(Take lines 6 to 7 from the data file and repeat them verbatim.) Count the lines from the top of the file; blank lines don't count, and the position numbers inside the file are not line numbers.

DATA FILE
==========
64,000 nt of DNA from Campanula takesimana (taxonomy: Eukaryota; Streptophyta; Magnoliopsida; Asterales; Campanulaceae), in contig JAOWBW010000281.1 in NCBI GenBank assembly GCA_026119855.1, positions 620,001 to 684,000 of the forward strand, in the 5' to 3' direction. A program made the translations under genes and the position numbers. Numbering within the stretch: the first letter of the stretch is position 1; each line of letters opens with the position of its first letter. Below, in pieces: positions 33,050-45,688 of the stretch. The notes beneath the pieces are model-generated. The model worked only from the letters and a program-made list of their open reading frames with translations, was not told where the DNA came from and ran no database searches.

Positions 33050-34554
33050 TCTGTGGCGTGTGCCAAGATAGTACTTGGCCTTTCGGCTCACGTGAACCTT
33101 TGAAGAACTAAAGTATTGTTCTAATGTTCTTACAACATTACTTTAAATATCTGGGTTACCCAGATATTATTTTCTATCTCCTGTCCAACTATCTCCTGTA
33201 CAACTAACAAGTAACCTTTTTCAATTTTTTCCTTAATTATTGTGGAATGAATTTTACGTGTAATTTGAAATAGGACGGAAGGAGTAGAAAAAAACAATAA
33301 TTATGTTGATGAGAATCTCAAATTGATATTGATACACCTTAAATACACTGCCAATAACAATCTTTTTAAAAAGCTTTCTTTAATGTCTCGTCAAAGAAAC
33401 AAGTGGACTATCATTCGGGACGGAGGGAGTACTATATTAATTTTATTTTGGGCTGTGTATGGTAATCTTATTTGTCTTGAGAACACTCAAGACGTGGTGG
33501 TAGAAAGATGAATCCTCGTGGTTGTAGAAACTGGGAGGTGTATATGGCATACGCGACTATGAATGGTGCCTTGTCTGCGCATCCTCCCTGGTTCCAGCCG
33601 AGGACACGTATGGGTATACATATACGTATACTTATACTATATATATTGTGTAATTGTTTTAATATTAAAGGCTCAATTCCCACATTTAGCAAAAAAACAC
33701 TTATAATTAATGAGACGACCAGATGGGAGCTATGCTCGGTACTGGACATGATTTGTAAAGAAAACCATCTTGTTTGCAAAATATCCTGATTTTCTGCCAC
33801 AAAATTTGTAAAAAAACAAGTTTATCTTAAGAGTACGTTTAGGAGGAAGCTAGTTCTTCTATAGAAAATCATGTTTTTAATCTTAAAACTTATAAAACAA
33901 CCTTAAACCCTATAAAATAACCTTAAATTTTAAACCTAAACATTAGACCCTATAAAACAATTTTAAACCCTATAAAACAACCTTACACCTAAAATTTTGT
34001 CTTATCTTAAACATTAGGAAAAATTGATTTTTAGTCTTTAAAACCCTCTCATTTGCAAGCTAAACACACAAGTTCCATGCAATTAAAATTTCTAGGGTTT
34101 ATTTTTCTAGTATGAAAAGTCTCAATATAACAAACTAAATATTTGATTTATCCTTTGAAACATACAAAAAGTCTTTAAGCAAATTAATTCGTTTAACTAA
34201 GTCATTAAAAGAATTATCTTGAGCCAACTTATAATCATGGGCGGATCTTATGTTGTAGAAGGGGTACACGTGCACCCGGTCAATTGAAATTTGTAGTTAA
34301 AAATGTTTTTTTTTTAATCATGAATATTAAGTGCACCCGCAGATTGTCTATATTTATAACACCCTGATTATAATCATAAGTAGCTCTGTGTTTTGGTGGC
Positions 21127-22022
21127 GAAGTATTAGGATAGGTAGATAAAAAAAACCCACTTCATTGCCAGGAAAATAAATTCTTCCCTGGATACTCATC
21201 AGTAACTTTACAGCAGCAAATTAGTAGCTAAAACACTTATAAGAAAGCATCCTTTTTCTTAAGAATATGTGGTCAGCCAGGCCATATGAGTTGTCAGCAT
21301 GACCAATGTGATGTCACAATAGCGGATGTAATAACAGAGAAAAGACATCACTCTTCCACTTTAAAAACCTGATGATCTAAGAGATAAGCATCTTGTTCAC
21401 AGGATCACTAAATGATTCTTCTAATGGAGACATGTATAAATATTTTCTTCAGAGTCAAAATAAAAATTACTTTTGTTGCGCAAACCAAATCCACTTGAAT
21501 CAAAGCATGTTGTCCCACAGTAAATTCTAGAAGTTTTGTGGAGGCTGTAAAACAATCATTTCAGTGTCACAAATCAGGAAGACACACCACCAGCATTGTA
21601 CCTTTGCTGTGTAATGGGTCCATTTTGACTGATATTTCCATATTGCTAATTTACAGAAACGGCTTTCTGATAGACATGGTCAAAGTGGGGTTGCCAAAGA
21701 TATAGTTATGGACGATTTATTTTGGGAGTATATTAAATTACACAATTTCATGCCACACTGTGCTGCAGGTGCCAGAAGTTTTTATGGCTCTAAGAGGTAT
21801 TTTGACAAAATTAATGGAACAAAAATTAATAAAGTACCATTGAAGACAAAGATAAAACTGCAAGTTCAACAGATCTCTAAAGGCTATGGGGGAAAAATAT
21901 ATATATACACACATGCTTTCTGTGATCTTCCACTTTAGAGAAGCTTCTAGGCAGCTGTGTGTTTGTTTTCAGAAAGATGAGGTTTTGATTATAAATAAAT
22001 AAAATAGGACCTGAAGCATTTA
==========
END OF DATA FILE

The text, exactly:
33301 TTATGTTGATGAGAATCTCAAATTGATATTGATACACCTTAAATACACTGCCAATAACAATCTTTTTAAAAAGCTTTCTTTAATGTCTCGTCAAAGAAAC
33401 AAGTGGACTATCATTCGGGACGGAGGGAGTACTATATTAATTTTATTTTGGGCTGTGTATGGTAATCTTATTTGTCTTGAGAACACTCAAGACGTGGTGG